The petitioner can read and write, but is a man of very limited education. In response to a notice, published in a local paper, he went to Vienna on February 23, 1918, for the purpose of reporting his income for the year 1917. He gave what he believed was a complete statement of his income to one Andrews, a deputy collector of internal revenue, and signed and swore to the return made out for him by the said Andrews. At the time he had never heard of an excess-profits tax or excess-profits-tax return. He executed the only return required of him by the deputy collector, and paid the tax indicated by the computation thereon, which was made by Andrews. He was not told at that time that the law required an excess-profits-tax return.

In 1919 the petitioner employed a public accountant, reputed to be well versed in the income-tax law and in the preparation of returns thereunder, to prepare his income-tax returns. To the best of his knowledge and belief, he furnished the accountant with all the facts concerning his income for the year 1918, and signed and swore to the return which was duly filed, with a check attached in payment of the amount of tax indicated by the computation made by the accountant. His income-tax return for 1919, showing no taxable income, was prepared in a similar manner, and was not filed until after request by the Commissioner in 1924, because he believed that he had sustained substantial losses in his operations in that year.

In his income-tax return for 1917, the petitioner claimed no deduction from gross income on account of salary for himself as manager of a business employing invested capital, but subsequently, in conference with representatives of the Commissioner, asserted his right to such deduction, which has never been allowed, and is one of the issues of this proceeding. A reasonable salary for the petitioner's services as farm manager during the year 1917 was $ 5,000.

Upon audit of the income-tax return of the petitioner for the years 1917, 1918, and 1919, the Commissioner held that the accounts and methods of reporting employed did not reflect truc income for the taxable years, and redetermined income and tax liability for the years 1917 and 1918 by using total bank deposits as a basis for determining gross income and deducting therefrom all non-income items, and such other amounts as were deemed to be proper allowances in the computation of the tax liability. He redetermined income for 1919 on the basis of bank deposits and withdrawals. For the years 1917 and 1918 the respondent determined that the petitioner's bank withdrawals indicated payments to share croppers on account of crops sold in the respective amounts of $ 10,000.81 and $ 17,215.21, but deducted 25 per cent of such amounts, or $ 2,500.20 and $ 4,303.80, from such alleged payment as profits realized from the sale of merchandise.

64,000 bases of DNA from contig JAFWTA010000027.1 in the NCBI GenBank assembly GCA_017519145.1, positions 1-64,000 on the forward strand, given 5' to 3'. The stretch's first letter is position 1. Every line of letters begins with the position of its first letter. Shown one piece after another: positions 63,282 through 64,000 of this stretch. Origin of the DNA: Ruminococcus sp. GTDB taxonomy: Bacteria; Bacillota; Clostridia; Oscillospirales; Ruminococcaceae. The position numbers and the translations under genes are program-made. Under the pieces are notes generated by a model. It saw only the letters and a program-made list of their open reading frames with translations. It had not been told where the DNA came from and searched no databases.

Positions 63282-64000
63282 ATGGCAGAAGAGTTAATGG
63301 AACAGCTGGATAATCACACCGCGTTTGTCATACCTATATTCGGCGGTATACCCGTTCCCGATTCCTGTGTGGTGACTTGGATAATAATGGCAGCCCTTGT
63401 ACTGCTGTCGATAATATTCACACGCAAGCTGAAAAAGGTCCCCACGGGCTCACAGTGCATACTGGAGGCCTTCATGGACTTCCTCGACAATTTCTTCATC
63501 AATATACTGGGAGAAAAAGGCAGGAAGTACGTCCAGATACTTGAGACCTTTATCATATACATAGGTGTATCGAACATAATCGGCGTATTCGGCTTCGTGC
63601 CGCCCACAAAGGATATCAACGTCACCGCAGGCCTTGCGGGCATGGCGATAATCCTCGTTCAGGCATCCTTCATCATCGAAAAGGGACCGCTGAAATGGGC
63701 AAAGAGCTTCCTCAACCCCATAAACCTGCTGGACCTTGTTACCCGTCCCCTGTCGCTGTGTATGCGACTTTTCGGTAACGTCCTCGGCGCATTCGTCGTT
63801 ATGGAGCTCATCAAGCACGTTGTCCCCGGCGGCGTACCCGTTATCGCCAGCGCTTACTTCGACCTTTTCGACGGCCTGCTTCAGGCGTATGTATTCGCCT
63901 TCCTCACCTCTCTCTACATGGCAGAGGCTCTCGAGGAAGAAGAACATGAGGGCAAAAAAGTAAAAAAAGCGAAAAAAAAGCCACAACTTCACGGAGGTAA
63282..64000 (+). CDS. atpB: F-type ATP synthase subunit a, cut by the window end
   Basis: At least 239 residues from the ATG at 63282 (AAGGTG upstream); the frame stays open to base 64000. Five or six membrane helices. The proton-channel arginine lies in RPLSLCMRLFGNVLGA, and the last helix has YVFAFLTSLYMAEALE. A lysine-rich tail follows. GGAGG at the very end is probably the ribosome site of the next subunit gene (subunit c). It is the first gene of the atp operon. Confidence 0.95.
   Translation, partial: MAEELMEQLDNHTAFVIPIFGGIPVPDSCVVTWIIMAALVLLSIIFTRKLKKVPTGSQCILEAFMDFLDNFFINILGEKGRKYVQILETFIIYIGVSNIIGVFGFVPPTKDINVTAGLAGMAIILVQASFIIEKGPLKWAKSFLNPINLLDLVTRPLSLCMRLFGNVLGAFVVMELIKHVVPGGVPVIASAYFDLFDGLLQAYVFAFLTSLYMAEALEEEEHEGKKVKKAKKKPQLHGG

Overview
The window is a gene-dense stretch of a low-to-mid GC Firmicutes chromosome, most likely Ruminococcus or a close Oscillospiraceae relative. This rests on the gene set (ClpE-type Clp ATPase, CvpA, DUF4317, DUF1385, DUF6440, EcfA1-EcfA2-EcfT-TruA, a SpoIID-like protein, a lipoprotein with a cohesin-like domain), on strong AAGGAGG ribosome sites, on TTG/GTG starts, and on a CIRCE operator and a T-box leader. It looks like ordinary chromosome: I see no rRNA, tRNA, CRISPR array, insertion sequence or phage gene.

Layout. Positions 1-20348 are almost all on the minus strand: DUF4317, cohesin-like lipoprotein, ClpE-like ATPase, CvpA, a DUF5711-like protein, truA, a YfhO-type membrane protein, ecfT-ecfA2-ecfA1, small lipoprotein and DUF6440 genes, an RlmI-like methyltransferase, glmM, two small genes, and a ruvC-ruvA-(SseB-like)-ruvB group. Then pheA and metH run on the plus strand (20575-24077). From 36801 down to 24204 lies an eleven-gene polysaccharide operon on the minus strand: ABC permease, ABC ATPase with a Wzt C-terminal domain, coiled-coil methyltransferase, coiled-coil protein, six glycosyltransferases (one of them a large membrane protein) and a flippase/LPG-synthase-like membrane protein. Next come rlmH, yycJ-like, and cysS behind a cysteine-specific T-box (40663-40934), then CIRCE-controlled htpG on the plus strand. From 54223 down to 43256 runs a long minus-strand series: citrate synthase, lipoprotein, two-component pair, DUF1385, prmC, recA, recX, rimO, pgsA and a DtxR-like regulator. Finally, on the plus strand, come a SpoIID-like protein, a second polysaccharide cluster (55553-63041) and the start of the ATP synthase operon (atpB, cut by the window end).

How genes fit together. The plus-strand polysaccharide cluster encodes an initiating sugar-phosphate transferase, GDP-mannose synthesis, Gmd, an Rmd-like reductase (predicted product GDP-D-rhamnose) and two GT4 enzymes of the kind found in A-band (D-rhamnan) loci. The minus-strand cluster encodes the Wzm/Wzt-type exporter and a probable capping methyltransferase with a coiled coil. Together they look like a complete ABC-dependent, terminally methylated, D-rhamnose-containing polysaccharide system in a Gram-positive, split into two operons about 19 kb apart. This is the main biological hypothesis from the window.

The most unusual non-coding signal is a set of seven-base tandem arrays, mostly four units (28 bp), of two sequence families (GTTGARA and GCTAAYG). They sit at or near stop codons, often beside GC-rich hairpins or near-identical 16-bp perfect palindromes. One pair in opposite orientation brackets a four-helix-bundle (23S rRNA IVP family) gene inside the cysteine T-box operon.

In his original income and profits-tax return for the year 1919, the petitioner deducted the following list of accounts as bad debts ascertained to be worthless and charged off during the taxable year:

 Frank Robinson                                               $ 365.48

 

 Boss Willard                                                    32.24

 

 Matildy Bryant                                                 293.35

 

 George Martin                                                   95.66

 

 Addie West                                                     190.71

 

 Turner Taylor and English                                      295.10

 

 Turner Taylor (individually)                                   659.78

 

 Ed Kellum                                                      932.35

 

 Mattie Gurden                                              $ 1,152.05

 

 Pig West                                                       152.96

 

 Preacher Wilson                                                 31.05

 

 Abe Frank                                                      285.56

 

 Arthur Williams                                                 35.17

 

 John West (bond forfeiture)                                    150.00

 

                                                              4,671.46

 

 

All the persons listed above were share croppers on the petitioner's farm in 1919. The amounts indicated represent advances in cash and merchandise made to such croppers during the year. At December 31, each was wholly without resources. Most of them moved off the petitioner's land, and none has ever paid any of the amounts received by then during the taxable year. The debt of John West is on account of a bail bond on which the petitioner was surety. West left the State and soon after died. This bond was forfeited, and the amount thereof paid by the petitioner. Each of these accounts was ascertained to be worthless and charged off in the taxable year. During the year 1919, the petitioner sustained a loss in the amount of $ 5,039.76 in connection with transactions on the New York Cotton Exchange.